This weekend I was snowed in. I had not expected snow when I awoke on Friday. I’d expected to go to the DMV and then prepare for the local craft guild’s annual art market on Saturday. But the snow kept coming, and the show was cancelled. I’m so used to running around and putting out fires that being confined to my house, in the quiet, gave me an excuse to do whatever I wanted. With all of my plans thwarted, I thought, “Hey, Lauren, you finally get to do what you’ve been putting off most.” Writing! YES.
I searched for the notes I’d made for the next novel I’m preparing to write. This is the time when I freak out about writing a new book: when I have an idea, have some characters in mind, have an idea for a conflict or two, but haven’t figured out how to connect the dots. I usually draw myself a kind of treasure map to suggest some connections between points A and Z, but I have lost that map. I put it aside over the summer, knowing I’d have to come back to this project now, when I had more time. (HA! When do we ever get “more time”?)
The map has evidently been swallowed by the house. (Some days my house feels like the one in Poltergeist, waiting to swallow everything like the gaping singularity that it is.) Now I must start from scratch. I’m anxious and I need my road map.
In a few days, I’m headed out of town for the holidays. Usually, Christmas means all kinds of chaos for me. But this year, my sweetie says I can pretend to be a hermit at his house. “It can be your writing retreat,” he said. I think that might be the best Christmas present ever.
I need a map before my plane lands. I need to point myself in a writerly direction and GO. This will be my novel writing month, a little behind all the NaNoWriMo folks. But still, this novel is something that is burning a hole in my brain, needing to be written. I have a deadline after all, and my writing partner has already finished her novel. (GAH. SHE IS ON SCHEDULE, DAMMIT.) I hardly had time to write over the summer, and missed it terribly. This retreat will be my chance to cross-train my creative muscles and get myself back in fighting writer shape.
Good writers always say you have to read to be a great writer, and I believe that. I love a good story, but in some ways, reading is research for the craft. Even when I can’t make myself write, I read. And my future books are better for it.
Here are five books that inspired me recently, based on anything from character to dialogue to colorful prose:
- Wicked in a Kilt by Anna Durand. This is a straight up rom-com that had me glued to the pages. I read it over a weekend, staying up way too late at night, getting smitten with Erica and Lachlan. I do love it when romance and comedy come together in a book as delightful as this one. I didn’t want it to end, and was absolutely delighted by the chemistry between the characters and the playful banter. Can this be a movie, please? There were a lot of things to like about this book, but snappy dialogue topped the list.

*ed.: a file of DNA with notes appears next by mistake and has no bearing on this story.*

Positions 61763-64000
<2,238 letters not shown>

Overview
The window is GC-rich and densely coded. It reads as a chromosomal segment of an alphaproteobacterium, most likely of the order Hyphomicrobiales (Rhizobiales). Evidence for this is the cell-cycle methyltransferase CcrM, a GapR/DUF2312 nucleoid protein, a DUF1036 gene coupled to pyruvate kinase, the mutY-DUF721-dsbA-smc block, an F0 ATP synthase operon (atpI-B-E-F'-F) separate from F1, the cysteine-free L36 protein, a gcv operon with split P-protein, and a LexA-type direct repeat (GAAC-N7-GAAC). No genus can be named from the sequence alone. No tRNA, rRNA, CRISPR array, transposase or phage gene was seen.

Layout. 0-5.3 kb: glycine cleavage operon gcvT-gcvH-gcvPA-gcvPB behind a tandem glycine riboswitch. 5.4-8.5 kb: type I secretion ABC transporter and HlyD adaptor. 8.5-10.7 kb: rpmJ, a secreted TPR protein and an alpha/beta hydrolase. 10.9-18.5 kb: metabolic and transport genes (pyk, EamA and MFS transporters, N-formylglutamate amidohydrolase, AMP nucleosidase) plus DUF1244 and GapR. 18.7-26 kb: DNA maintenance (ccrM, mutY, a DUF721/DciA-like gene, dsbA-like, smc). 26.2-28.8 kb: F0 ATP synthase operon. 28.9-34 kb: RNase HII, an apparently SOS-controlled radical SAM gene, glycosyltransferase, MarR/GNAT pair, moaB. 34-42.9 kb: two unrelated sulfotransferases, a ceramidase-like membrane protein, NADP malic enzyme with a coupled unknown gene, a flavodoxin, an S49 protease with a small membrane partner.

- Landfall by Ellen Urbani. It took me a while to get through this one, just because of the sadness of the post-Katrina setting. It’s chock full of tragedy, but there’s an awful lot of fierce beauty, too. The alternating POVs between two young women brought together by one tragic event were done masterfully. The sory moves quickly, digging deep into the girls’ lives, tracing the events that brought them together, and the unexpected similarities that existed between them.
- The Lonely Hearts Hotel by Heather O’Neill. This was another melancholy one, but I loved this book for its incredible use of language and imagination. O’Neill creates brilliant descriptions, peppered through the pages like confident brush strokes that light up a canvas. I found myself reading some sentences over and over, just to enjoy them again. I love an author who so obviously loves language, and this one used playful, imaginative scenes that balanced the sadness of the characters’ choices in a truly memorable way. It was stark, and raw, and gorgeous.
- The Rules of Magic by Alice Hoffman. I actually listened to the audio book, but found myself wanting to stay in the car long after my commute. Hoffman moved through time seamlessly, propelling the story forward with characters who stumbled through conflicts with fire and grace. I felt like I knew these characters as real people by the end of the book, and damn if I didn’t want to have them all over for dinner. I was of course curious to learn more about the characters from Practical Magic, and was pleasantly surprised by the charm and wonder the story evoked. I expected magic, and it delivered.
- Wonder When You’ll Miss Me by Amanda Davis. A poignant premise with a tragic event sets the story in motion, but Davis creates strong characters that have biting wit. Somehow she manages to make this story both humorous and heartbreaking—a combination I admire because of its complexity. I’m in love with the women in this story—especially with Faith, who is led through the story by an imagined version of her former self, bent on seeking revenge for the cruelty she endured. The best part? Our protagonist saves herself. This is the kind of story that lodges itself in my heart.
Now that I’ve been sufficiently inspired, I’m going to draw a map for that nest book. Happy reading, y’all.